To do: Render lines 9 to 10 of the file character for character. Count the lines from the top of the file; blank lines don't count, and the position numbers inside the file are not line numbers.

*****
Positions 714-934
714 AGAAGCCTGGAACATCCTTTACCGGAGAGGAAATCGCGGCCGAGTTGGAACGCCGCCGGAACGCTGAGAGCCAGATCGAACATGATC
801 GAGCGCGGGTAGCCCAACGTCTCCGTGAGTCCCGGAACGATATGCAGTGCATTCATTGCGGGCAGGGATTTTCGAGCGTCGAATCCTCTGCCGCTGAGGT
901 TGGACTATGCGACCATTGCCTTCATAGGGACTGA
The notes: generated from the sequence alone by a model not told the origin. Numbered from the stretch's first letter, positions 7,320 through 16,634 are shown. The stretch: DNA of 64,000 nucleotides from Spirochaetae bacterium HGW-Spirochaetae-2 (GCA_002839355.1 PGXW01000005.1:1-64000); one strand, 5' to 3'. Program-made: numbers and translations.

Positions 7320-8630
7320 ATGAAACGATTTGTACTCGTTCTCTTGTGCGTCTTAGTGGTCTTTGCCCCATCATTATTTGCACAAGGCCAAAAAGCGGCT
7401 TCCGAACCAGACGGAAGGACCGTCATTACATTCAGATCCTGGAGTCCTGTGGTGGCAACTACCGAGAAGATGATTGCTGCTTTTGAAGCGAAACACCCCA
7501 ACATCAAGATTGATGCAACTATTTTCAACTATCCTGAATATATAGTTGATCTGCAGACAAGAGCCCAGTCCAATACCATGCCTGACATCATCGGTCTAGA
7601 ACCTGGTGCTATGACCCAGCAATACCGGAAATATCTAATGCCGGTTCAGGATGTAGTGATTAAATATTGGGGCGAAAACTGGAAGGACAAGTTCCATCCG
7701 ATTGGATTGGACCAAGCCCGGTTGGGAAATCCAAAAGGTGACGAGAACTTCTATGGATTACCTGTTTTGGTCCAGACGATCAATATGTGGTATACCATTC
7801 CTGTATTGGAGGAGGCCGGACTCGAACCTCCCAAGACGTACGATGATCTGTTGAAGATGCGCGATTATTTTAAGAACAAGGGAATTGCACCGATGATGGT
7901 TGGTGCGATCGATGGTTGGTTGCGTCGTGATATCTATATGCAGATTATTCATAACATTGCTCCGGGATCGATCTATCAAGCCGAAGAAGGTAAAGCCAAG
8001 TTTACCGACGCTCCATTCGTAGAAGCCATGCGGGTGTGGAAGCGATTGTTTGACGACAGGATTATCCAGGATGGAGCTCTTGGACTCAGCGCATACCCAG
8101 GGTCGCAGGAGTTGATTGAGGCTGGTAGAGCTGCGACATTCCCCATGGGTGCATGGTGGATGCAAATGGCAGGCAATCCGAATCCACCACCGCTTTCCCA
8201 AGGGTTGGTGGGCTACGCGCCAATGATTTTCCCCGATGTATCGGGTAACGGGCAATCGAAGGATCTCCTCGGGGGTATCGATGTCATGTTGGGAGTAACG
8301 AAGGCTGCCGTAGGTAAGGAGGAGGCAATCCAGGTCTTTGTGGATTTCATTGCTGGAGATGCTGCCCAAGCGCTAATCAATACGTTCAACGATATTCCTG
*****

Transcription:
7501 ACATCAAGATTGATGCAACTATTTTCAACTATCCTGAATATATAGTTGATCTGCAGACAAGAGCCCAGTCCAATACCATGCCTGACATCATCGGTCTAGA
7601 ACCTGGTGCTATGACCCAGCAATACCGGAAATATCTAATGCCGGTTCAGGATGTAGTGATTAAATATTGGGGCGAAAACTGGAAGGACAAGTTCCATCCG